Media

ROOM FOR DEBATE: Does Congress Hear the Occupiers?

  • By
  • Michael Lind,
  • New America Foundation
November 16, 2011 |

On July 28, 1932, at the command of President Herbert Hoover, police and soldiers led by Gen. Douglas MacArthur attacked and destroyed the camp of the Bonus Army, a group of thousands of World War I veterans and their families and allies who had spent the spring and summer protesting the unemployment created by the Great Depression. The violence, in which two veterans were killed and dozens of people were injured, shocked the American public and helped to ensure the victory of Franklin D. Roosevelt over Hoover in that fall’s presidential election.

Stop the Great Firewall of America

  • By
  • Rebecca MacKinnon,
  • New America Foundation
November 15, 2011 |

China operates the world’s most elaborate and opaque system of Internet censorship. But Congress, under pressure to take action against the theft of intellectual property, is considering misguided legislation that would strengthen China’s Great Firewall and even bring major features of it to America.

New America Foundation Fellow Rebecca MacKinnon Named Hearst Professional-in-Residence

November 10, 2011

Rebecca MacKinnon, Bernard L. Schwartz Fellow at the New America Foundation, was named the Hearst Professional-in-Residence for the Spring 2012 semester by the Columbia School of Journalism. In her role as a Schwartz Fellow, MacKinnon conducts research, writing and advocacy on global Internet policy, free expression and the impact of digital technologies on human rights. Her forthcoming book, Consent of the Networked: The Worldwide Struggle for Internet Freedom, will be published in January 2012 by Basic Books. 

New Tools for Today's Investigative Journalist

October 14, 2011
Publication Image

Originally posted on DanBlah.com and cross posted from the Open Technology Initiative.

While I am by no means a seasoned investigative journalist, I have the good fortune to work with some. Looking ten years back I couldn't imagine a media organization considering geek qualifications a core part of an investigative team. In 2011, turning a geek into an investigative journalist is a no-brainer.

New Tools for Today's Investigative Journalist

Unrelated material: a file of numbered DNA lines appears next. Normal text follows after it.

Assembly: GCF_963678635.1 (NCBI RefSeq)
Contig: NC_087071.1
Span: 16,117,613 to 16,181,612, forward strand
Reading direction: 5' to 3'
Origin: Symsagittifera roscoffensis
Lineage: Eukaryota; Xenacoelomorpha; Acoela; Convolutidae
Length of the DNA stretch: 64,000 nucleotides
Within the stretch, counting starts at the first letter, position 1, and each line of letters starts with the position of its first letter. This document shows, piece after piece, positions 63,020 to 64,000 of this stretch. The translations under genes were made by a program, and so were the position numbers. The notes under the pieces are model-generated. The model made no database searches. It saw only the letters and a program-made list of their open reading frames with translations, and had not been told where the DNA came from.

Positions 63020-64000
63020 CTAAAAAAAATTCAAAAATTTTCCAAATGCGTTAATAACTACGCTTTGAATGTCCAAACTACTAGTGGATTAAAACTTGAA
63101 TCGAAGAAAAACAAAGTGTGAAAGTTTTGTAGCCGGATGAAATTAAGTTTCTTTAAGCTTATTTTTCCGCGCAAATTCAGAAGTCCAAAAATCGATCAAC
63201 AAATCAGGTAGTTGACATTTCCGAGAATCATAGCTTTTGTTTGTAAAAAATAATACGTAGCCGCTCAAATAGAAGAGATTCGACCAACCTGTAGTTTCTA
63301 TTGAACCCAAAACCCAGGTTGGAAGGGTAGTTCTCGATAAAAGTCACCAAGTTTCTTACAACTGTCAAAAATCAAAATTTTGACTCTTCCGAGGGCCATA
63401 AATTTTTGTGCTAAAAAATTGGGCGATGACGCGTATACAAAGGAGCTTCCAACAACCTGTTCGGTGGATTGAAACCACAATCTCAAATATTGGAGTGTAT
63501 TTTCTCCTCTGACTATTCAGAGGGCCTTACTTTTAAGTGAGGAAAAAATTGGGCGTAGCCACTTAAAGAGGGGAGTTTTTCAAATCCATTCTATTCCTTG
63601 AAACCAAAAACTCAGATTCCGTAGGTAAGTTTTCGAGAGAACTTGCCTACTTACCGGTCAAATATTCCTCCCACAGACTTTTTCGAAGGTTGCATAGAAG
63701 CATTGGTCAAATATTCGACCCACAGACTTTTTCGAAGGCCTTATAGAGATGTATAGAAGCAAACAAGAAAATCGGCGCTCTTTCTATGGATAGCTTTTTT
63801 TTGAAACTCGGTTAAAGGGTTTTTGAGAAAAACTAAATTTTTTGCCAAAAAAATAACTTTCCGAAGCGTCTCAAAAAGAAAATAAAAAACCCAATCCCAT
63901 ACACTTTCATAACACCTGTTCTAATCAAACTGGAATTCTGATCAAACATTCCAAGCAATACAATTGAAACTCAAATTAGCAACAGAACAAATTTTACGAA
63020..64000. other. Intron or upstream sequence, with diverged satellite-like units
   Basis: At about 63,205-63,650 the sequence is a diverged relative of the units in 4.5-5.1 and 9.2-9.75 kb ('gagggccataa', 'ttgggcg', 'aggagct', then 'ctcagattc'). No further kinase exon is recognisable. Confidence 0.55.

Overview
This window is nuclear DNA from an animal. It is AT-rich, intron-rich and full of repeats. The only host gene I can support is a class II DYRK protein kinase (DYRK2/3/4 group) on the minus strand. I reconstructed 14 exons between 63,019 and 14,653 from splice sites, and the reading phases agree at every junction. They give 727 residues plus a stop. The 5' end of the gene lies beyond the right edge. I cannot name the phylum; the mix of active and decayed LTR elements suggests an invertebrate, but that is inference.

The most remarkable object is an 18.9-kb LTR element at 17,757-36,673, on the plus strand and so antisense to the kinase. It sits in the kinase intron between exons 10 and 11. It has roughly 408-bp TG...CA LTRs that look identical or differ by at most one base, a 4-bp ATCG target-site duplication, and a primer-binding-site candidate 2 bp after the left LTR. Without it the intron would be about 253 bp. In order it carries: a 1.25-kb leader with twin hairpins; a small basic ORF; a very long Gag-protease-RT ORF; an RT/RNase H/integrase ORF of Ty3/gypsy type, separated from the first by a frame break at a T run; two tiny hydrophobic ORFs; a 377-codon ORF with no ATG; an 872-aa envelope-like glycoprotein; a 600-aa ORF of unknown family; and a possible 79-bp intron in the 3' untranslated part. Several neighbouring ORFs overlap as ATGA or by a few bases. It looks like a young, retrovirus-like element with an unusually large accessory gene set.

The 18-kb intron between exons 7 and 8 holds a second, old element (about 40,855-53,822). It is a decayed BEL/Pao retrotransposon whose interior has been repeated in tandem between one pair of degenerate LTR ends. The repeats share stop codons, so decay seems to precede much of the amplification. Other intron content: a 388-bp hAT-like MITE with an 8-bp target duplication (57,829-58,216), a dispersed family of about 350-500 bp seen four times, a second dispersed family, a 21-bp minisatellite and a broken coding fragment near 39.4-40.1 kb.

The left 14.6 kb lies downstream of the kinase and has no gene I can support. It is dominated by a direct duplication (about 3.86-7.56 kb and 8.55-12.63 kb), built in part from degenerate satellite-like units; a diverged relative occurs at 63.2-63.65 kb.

October 14, 2011
Publication Image

Originally posted on DanBlah.com

While I am by no means a seasoned investigative journalist, I have the good fortune to work with some. Looking ten years back I couldn't imagine a media organization considering geek qualifications a core part of an investigative team. In 2011, turning a geek into an investigative journalist is a no-brainer.

Bugger Off

  • By
  • Evgeny Morozov,
  • New America Foundation
October 4, 2011 |

Back in the day, when bad guys used telephones, the FBI and other law enforcement agencies would listen in with wiretaps. As long as phone companies cooperated—and they had to, by law—it was a relatively straightforward process. The Internet, however, separated providers of communications services—Skype, Facebook, Gmail—from those running the underlying infrastructure. Thus, even if the FBI obtains a suspect's traffic data from their Internet service provider (ISP)—Comcast, Verizon, etc.—it may be difficult to make sense of it, especially if the suspect has been using encrypted services.

Taking Down a Digital Den of Sin

  • By
  • Evgeny Morozov,
  • New America Foundation
October 1, 2011 |

Until very recently books about cybercrime came in two forms. Some authors—the majority of whom had a national-security background—thought it their moral obligation to warn civilization of the impending arrival of an "electronic 9/11," a "Digital Pearl Harbor" or a "cyber-Katrina"—a catastrophe that no stock exchange or central bank would survive unscathed. Others—predominantly computer experts and academics—opted for a more humdrum approach, producing dry tomes full of impenetrable jargon.

Information’s Triumph? Three Ways TechCrunch Challenges Ideas of Journalism

  • By
  • C. W. Anderson,
  • New America Foundation
September 7, 2011 |

In the spirit of doing what one does best and linking to the rest, I’ll dispense with a lengthy overview of the controversy that erupted when AOL CEO Tim Armstrong and Silicon Valley power-broker and TechCrunch founder Mike Arrington announced the launch of what they called “the CrunchFund” — a venture fund that will “invest in start-ups, including some that [Arrington] and his staff write about” on TechCrunch,

Political Repression 2.0

  • By
  • Evgeny Morozov,
  • New America Foundation
September 1, 2011 |

Agents of the East German Stasi could only have dreamed of the sophisticated electronic equipment that powered Col. Muammar el-Qaddafi’s extensive spying apparatus, which the Libyan transitional government uncovered earlier this week. The monitoring of text messages, e-mails and online chats — no communications seemed beyond the reach of the eccentric colonel.

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